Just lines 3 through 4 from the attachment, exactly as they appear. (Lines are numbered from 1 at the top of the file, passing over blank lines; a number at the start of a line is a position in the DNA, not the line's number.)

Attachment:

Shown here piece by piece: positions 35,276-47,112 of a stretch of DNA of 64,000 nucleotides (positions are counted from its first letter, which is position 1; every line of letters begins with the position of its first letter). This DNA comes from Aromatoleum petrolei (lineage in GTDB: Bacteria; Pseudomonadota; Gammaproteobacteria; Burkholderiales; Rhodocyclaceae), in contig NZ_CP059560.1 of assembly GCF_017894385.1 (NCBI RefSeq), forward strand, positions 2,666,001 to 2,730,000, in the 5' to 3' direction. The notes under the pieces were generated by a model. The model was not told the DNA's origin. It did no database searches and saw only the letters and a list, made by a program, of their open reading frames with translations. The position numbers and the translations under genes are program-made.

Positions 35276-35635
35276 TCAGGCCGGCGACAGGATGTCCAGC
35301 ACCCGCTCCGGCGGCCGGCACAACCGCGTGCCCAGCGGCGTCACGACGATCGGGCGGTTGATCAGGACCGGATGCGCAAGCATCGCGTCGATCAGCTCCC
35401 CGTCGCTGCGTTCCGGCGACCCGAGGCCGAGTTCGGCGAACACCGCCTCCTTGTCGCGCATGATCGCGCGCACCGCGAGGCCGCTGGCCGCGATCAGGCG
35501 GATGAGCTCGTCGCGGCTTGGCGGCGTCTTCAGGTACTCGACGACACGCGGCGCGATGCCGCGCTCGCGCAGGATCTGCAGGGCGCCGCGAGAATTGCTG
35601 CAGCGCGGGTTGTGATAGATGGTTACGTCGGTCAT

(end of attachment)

35276 TCAGGCCGGCGACAGGATGTCCAGC
35301 ACCCGCTCCGGCGGCCGGCACAACCGCGTGCCCAGCGGCGTCACGACGATCGGGCGGTTGATCAGGACCGGATGCGCAAGCATCGCGTCGATCAGCTCCC